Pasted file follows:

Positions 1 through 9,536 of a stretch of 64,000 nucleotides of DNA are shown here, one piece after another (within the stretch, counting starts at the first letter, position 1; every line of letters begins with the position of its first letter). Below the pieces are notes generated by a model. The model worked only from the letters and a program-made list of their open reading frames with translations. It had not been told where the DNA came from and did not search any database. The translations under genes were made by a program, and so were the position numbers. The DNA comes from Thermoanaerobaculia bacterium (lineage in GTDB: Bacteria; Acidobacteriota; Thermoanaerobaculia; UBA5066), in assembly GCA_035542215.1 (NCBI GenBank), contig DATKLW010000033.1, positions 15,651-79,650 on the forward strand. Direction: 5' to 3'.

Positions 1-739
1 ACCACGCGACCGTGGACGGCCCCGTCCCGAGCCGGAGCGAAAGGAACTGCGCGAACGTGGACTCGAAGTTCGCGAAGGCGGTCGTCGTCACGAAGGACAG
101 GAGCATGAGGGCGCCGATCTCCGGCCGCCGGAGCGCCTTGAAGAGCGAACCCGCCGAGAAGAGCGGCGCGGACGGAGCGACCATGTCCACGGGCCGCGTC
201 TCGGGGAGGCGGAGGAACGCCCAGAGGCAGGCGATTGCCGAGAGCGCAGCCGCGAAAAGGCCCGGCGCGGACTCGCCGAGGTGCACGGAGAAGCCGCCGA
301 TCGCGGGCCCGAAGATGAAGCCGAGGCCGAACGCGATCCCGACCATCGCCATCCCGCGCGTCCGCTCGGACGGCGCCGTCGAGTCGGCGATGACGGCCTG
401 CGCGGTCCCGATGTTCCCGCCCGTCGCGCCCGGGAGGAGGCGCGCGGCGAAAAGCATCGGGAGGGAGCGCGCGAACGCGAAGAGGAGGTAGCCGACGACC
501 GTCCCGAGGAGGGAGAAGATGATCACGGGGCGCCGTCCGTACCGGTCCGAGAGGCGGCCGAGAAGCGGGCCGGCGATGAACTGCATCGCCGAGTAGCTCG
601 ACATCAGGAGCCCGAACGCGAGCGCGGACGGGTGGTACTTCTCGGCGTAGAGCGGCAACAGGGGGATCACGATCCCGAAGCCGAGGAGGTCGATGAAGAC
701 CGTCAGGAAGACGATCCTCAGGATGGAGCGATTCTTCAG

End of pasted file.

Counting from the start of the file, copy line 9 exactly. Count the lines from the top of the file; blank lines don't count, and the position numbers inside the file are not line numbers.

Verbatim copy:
601 ACATCAGGAGCCCGAACGCGAGCGCGGACGGGTGGTACTTCTCGGCGTAGAGCGGCAACAGGGGGATCACGATCCCGAAGCCGAGGAGGTCGATGAAGAC